For Italian artist Leonardo Ulian, this is our universe. At its center: a microchip. Beyond: resistors, capacitors, inductors, transistors.Ulian’s “technological mandalas”—webs of circuitry in the form of the Hindu or Buddhist symbolic diagrams of the cosmos—are icons for an electronic age, and he’ll be exhibiting them this fall in Milan.
Bigger data gets the bigger picture . . . in this case, the big picture in the form of an amazing visualization of global cultural evolution. In Europe. Things move slowly at the beginning, when the only stars and centers of cultural gravity are Athens and Rome. Watch Europe flicker through the “dark” ages until the Renaissance lights up the map. Of course, things really get going in the nineteen hundreds with the industrial revolution.
Welcome to the latest virtual reincarnation of digitalsouls.com — as a WordPress site.
Reincarnations of digitalsouls.com include its first online appearance as a collection of simple html pages (1997-2000). In 2001, the site saw a new reincarnation as a PHP reactor (2001-3). This virtual reincarnation was followed by a very successful life as a PHP Nuke. During its life as a PHP nuke, digitalsouls.com evolved and grew through multiple versions of that publishing platform (2004-2013). Today, after a rather brief incarnation as a Joomla site (2013-14), digitalsouls.com emerges once more in its latest virtual reincarnation, this time as a WordPress site.
Dr. Hugo Heyrman’s online selection of short video loops offers a glimpse on the complexities of human behaviour and interactions. An intriguing mixture of urban anthropology and behavioral psychology, Heyrman’s work combines the elements of a virtual siteseeing tour exploring the streets of Antwerp, Netherlands, with the aesthetics of choppy motion loops – micro shorts, as Dr. Hugo calls them. The online work is part of Dr. Hugo’s Museums of the Mind.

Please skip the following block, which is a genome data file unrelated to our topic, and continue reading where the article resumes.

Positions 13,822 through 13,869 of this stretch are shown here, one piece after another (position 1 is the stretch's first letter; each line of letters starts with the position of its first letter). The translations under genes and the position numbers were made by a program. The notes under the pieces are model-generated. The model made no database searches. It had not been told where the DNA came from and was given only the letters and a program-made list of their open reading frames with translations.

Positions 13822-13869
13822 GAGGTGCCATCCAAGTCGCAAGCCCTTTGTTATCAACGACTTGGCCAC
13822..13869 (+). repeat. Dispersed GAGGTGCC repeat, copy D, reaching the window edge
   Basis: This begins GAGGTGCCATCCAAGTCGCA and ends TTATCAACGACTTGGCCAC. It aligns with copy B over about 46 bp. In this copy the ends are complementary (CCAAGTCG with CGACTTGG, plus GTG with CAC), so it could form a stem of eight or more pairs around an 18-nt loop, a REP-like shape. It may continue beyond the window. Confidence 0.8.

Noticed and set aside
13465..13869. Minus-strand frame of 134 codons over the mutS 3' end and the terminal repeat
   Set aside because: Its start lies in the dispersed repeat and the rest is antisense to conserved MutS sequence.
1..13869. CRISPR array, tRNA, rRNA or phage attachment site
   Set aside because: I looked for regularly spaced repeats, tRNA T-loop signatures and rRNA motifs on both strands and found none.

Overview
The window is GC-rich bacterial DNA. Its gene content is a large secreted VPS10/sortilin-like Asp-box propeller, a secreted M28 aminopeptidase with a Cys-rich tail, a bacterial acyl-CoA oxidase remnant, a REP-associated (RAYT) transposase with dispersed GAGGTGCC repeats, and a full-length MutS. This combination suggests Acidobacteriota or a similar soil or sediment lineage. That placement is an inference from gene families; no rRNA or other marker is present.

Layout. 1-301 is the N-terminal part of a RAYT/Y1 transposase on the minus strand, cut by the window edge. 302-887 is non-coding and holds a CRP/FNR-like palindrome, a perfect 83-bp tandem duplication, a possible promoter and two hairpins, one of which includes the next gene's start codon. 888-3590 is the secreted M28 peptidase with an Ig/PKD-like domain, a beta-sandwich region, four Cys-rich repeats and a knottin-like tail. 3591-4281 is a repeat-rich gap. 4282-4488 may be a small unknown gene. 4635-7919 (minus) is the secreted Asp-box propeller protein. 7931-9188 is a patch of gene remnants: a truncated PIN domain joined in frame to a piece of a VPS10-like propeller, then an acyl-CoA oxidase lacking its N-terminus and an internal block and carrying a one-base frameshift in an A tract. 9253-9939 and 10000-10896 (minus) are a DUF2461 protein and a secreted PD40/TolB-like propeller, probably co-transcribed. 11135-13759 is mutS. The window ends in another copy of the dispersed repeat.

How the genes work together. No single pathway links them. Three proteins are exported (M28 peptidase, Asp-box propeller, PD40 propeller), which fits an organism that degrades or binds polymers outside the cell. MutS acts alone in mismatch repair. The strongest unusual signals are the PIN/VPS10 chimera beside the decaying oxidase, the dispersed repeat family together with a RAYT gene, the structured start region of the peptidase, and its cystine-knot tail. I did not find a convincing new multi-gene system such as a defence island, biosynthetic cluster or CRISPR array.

The Big Here
It was 1978. I was new to New York. A rich acquaintance had invited me to a housewarming party, and, as my cabdriver wound his way down increasingly potholed and dingy streets, I began wondering whether he’d got the address right. Finally he stopped at the doorway of a gloomy, unwelcoming industrial building. Two winos were crumpled on the steps, oblivious. There was no other sign of life in the whole street.
“I think you may have made a mistake”, I ventured.
This installment of MIT Press series Software Studies has an unusual title, at least for the non-coding population. It is a single line of BASIC that, if the code is executed, prints an infinite string consisting of two characters, selected at random. The last instruction at the end of the program line (GOTO 10) instructs the computer to go back to the beginning of line 10 of the program, execute its instructions, and generate and print out another character based on the algorithm.